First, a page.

The good character test is also relevant for child applicants who want to naturalise as British citizens. Children born in the UK to British nationals or those with settled status automatically will receive British citizenship; however, this does not apply to children who are born in the UK to parents who are not legally settled here.
As stated previously, anyone over the age of 10 needs to be considered under these requirements so as a child applicant would have to disclose any involvement with police they have had for any warnings or cautions. Parents of the child in question must also disclose, as part of their application process, everything known about whether the child has been involved in any criminal activity or any questionable behaviour.
The responsibilities of the Home Office
When considering whether someone has a good character or not, the Home Office states that applicants must answer all the questions that they are asked during the application process honestly, and must meet the criteria that state that they have not committed any serious criminal offences, and have not committed any immigration offences in the last ten years. Applicants must also state if they have any pending problems, such as a court order or criminal dilemma.
The Home Office has the responsibility to prove that you are of bad character. You may, for example, have failed to disclose your tax affairs properly, so, the Home Office has to show you intended to deceive or misrepresent yourself in your application.
At Gulbenkian Andonian, we pride ourselves on “Excellence, Experience and Efficiency”. With over 35 years of experience on your side, our team of London based lawyers and solicitors have a wealth of experience advising individuals, families and businesses of all sizes to find clarity on UK law. Whether it is about a complex or straightforward UK immigration issue, buying or selling a property, divorce, employment, corporate matters, making a will, notary services or discussing any legal issue of your choice – Gulbenkian Andonian is here to help! Call us on +44 (0) 207 269 9590 or fill out the form below, and we will reply to within 24 hours on UK working days. Neither Gulbenkian Andonian Solicitors ltd, nor their employees, agents, consultants or assignees, accept any liability based on the contents of written articles which are meant for guidance only and not as legal advice. We advise all readers to take professional advice before acting. If you would like to consult with a professional lawyer or solicitor to discuss your case, please do not hesitate to contact us directly.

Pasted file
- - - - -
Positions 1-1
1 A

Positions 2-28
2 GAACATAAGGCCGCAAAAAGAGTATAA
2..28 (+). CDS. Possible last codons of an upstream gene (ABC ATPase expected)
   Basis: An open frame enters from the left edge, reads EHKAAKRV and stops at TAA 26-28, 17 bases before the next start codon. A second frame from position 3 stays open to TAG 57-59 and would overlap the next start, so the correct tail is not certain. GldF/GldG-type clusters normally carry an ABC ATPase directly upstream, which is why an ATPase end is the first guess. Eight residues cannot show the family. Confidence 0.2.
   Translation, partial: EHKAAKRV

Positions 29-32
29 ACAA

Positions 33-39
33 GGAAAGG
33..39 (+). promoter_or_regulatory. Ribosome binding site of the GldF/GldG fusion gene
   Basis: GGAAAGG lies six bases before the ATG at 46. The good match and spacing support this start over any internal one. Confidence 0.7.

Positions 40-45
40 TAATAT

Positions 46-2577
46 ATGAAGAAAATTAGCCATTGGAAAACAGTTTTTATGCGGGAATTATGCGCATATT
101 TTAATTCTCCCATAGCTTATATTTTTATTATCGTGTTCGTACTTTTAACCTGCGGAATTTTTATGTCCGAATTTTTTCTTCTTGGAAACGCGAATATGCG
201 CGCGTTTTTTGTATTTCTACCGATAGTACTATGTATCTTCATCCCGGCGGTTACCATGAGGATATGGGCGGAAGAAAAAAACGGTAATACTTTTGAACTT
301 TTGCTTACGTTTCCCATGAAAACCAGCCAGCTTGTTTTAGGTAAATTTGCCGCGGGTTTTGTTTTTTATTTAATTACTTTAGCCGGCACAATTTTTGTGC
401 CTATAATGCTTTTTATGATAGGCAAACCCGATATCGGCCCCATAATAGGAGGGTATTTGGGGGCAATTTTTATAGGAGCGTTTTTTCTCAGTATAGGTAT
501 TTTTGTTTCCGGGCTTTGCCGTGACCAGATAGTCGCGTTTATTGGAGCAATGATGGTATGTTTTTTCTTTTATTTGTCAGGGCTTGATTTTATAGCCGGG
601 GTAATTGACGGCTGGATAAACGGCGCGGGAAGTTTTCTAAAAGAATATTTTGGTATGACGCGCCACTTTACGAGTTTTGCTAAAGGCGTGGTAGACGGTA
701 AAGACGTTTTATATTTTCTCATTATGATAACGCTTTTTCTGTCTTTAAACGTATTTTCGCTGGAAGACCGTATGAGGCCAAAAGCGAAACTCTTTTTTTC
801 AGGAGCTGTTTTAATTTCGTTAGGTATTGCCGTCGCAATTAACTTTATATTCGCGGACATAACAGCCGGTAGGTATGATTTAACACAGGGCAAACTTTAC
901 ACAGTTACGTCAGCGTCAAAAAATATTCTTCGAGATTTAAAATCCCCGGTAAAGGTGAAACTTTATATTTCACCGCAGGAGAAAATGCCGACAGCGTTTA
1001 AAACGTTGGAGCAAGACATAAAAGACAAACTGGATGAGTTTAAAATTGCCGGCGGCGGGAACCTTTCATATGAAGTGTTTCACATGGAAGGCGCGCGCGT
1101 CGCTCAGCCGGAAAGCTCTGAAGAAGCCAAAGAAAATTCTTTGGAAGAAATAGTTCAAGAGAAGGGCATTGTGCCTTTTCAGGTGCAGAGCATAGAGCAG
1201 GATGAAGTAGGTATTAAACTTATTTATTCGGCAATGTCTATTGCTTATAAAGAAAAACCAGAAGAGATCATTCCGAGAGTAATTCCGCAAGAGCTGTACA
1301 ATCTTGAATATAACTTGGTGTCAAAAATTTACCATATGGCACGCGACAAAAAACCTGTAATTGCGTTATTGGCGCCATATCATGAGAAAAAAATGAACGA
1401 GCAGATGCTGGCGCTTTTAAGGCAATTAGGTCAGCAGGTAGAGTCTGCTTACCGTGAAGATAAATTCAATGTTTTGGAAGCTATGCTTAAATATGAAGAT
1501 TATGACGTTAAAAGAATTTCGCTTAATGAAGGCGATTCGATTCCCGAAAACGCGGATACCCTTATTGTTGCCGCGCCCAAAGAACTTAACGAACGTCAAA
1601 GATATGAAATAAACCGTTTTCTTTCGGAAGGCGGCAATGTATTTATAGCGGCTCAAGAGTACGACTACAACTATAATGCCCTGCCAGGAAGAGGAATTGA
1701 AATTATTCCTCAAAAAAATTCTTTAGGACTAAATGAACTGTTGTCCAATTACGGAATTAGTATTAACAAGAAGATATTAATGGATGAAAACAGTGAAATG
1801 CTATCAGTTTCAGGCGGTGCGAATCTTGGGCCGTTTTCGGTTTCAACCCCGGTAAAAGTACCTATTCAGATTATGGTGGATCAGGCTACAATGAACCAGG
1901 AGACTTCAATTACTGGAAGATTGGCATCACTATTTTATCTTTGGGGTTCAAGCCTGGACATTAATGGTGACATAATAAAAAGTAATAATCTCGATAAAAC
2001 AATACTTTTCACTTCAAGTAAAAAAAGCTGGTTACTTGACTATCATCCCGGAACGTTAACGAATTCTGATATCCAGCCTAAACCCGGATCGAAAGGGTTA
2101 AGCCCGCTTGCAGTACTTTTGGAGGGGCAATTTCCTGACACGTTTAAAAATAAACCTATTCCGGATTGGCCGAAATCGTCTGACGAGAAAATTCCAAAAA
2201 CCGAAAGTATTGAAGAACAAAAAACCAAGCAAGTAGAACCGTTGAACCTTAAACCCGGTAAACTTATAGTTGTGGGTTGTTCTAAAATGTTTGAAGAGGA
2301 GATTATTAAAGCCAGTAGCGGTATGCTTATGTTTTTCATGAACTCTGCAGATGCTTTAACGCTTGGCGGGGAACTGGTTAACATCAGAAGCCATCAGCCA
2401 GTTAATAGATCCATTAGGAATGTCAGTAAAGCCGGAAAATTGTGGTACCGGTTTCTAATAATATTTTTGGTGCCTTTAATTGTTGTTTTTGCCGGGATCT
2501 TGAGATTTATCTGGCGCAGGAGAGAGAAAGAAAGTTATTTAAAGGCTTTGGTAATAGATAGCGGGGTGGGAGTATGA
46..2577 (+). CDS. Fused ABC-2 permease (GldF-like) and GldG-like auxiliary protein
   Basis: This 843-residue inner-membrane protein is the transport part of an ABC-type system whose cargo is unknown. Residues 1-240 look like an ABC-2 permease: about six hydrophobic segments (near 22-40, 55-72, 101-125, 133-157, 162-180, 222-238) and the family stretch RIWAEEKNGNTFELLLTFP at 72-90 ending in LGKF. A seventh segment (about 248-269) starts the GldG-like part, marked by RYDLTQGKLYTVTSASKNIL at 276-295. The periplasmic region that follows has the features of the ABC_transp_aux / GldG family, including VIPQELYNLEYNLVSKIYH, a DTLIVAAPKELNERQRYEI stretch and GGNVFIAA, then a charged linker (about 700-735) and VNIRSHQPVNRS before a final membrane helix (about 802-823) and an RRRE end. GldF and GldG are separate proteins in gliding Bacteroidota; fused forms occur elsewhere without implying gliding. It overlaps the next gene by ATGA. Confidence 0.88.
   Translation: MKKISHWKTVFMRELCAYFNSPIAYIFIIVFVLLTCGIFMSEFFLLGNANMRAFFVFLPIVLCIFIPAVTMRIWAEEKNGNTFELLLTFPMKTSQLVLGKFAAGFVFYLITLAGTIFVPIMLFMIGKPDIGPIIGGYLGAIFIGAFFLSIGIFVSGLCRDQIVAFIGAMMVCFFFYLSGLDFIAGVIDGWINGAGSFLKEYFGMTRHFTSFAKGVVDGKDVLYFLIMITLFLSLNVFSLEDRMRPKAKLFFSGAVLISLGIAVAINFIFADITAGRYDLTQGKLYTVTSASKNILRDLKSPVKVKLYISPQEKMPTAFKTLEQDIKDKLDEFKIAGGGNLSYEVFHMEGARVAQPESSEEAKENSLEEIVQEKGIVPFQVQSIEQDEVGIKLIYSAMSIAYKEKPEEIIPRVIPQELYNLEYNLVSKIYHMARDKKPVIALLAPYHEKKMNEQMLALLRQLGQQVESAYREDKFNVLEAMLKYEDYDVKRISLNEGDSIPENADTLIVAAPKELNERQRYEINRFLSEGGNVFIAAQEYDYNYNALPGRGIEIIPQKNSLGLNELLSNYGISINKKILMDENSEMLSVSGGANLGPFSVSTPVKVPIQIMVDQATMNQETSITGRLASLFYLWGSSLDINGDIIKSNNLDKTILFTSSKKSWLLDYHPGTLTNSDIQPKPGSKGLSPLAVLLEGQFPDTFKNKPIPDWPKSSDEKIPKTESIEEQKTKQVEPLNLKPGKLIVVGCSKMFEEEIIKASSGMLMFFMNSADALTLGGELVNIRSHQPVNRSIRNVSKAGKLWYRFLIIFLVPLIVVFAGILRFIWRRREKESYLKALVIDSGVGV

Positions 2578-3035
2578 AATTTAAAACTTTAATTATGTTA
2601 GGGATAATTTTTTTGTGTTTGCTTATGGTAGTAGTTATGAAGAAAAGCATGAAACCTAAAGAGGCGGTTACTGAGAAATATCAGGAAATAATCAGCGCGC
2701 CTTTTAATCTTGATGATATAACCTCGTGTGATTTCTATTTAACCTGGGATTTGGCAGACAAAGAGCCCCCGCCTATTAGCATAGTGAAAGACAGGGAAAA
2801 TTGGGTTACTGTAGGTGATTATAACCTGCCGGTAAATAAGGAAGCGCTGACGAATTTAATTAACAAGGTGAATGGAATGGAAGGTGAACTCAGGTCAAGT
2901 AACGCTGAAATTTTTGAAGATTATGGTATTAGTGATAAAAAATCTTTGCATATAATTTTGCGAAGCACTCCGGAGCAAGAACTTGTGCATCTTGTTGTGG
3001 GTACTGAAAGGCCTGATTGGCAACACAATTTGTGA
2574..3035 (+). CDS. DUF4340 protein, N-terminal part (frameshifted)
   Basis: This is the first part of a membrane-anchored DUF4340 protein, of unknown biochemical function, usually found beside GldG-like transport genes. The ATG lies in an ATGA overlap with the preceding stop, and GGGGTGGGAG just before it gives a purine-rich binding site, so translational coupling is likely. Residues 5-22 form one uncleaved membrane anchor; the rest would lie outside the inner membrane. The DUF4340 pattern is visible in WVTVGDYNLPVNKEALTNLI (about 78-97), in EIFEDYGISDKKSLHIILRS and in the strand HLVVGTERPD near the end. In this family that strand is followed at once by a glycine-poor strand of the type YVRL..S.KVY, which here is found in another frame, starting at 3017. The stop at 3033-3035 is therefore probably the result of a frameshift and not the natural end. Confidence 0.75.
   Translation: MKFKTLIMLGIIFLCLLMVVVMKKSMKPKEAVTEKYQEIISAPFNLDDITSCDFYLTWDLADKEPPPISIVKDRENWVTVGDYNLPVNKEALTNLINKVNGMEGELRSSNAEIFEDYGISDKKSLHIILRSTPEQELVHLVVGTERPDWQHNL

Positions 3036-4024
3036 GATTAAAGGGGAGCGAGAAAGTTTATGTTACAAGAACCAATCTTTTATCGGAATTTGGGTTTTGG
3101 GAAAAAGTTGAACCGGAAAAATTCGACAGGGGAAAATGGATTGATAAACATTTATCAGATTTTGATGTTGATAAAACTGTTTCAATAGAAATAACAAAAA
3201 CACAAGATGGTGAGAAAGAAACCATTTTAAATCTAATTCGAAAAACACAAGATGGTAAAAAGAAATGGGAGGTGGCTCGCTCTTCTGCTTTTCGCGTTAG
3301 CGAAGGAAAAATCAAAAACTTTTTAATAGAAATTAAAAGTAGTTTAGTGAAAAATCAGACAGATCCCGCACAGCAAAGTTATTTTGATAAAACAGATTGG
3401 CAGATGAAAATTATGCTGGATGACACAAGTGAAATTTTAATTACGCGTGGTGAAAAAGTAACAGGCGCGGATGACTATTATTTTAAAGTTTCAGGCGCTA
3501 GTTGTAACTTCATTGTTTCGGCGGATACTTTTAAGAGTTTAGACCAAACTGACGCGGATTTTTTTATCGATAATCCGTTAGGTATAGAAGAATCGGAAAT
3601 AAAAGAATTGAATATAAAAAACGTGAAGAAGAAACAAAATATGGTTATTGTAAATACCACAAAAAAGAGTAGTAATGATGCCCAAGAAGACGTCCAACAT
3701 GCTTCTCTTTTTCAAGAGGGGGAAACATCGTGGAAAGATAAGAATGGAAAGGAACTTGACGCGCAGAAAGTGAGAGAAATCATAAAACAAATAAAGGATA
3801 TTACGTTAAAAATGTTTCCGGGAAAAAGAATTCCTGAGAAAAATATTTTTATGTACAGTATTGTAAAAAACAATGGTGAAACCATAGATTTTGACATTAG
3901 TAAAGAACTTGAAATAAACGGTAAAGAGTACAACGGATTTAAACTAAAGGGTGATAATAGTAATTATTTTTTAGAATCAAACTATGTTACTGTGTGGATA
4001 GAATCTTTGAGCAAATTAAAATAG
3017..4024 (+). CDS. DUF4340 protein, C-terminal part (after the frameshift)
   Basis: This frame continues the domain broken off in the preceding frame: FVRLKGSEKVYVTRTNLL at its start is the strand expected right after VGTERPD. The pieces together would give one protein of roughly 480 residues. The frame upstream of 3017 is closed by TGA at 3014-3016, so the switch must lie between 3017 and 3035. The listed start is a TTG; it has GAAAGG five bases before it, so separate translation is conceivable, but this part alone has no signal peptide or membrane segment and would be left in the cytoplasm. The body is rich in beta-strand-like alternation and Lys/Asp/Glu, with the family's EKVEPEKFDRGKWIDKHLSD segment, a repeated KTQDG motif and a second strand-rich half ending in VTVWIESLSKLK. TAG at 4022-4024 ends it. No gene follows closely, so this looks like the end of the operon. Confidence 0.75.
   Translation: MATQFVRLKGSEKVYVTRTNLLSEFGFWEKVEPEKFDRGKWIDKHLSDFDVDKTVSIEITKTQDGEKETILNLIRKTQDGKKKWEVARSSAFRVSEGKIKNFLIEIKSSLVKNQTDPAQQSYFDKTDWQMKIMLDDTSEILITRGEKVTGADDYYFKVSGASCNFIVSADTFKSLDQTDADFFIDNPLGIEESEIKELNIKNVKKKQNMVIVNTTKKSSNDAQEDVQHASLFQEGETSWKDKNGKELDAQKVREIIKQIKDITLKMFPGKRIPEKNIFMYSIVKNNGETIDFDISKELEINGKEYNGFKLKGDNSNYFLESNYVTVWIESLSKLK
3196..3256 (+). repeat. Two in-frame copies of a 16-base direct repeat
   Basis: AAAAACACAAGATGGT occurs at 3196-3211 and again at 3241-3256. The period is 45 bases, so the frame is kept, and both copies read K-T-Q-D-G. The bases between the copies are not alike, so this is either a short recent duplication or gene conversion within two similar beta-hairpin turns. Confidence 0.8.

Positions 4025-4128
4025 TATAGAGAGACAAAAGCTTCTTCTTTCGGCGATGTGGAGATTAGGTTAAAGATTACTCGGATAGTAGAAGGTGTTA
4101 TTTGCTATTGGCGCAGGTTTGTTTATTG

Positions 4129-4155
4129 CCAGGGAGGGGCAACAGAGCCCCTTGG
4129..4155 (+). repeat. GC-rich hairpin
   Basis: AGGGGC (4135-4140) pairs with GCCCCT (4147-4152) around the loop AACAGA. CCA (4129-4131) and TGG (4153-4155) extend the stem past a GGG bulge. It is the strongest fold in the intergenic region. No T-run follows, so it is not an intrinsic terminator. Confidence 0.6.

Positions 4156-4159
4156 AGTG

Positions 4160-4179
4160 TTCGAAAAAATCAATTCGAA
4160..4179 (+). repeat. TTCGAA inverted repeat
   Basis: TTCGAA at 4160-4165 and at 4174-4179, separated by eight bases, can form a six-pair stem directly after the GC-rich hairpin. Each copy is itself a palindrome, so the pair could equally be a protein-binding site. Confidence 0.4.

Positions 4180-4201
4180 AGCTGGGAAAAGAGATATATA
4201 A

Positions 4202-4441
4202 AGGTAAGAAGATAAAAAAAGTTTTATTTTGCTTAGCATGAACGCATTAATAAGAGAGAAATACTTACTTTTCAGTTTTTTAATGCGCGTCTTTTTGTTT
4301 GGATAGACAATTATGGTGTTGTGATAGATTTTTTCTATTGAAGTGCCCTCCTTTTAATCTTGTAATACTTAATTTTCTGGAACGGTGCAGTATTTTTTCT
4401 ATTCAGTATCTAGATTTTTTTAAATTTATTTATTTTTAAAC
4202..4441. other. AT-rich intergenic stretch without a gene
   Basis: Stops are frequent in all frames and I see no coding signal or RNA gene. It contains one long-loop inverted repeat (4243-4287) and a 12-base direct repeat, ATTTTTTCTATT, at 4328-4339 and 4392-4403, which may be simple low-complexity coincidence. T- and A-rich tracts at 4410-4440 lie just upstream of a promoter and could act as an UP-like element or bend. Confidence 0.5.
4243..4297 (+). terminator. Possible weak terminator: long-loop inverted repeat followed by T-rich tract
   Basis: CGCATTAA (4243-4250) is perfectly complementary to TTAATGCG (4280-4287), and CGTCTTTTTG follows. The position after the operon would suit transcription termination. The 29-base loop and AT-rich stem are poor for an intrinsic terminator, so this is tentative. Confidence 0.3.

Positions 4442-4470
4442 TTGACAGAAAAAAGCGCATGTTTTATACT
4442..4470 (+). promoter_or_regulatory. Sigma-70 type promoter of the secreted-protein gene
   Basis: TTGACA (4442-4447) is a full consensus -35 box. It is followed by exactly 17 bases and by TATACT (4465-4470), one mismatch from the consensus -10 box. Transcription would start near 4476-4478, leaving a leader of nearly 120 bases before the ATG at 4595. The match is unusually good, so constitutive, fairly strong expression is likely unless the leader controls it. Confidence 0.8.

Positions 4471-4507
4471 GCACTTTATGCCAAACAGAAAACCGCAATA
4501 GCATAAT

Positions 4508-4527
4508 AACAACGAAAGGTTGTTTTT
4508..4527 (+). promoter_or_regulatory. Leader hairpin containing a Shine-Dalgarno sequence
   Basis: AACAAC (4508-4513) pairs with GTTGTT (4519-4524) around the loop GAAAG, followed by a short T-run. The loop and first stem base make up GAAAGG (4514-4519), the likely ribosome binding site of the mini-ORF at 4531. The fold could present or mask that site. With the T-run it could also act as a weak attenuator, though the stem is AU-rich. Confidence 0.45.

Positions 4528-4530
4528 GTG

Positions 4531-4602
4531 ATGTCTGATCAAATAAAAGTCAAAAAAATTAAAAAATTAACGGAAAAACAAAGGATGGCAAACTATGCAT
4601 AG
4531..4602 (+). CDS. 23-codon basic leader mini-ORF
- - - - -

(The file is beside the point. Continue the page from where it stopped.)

Ask our Expert Legal Team
At Gulbenkian Andonian, we pride ourselves on “Excellence, Experience and Efficiency”. With over 35 years of experience on your side, our team of London based lawyers and solicitors have a wealth of experience advising individuals, families and businesses of all sizes to find clarity on UK law.
Whether it is about a complex or straightforward UK immigration issue, buying or selling a property, divorce, employment, corporate matters, making a will, notary services or discussing any legal issue of your choice – Gulbenkian Andonian is here to help!
Call us on +44 (0) 207 269 9590 or fill out the form below, and we will reply to within 24 hours on UK working days.
Neither Gulbenkian Andonian Solicitors ltd, nor their employees, agents, consultants or assignees, accept any liability based on the contents of written articles which are meant for guidance only and not as legal advice. We advise all readers to take professional advice before acting. If you would like to consult with a professional lawyer or solicitor to discuss your case, please do not hesitate to contact us directly.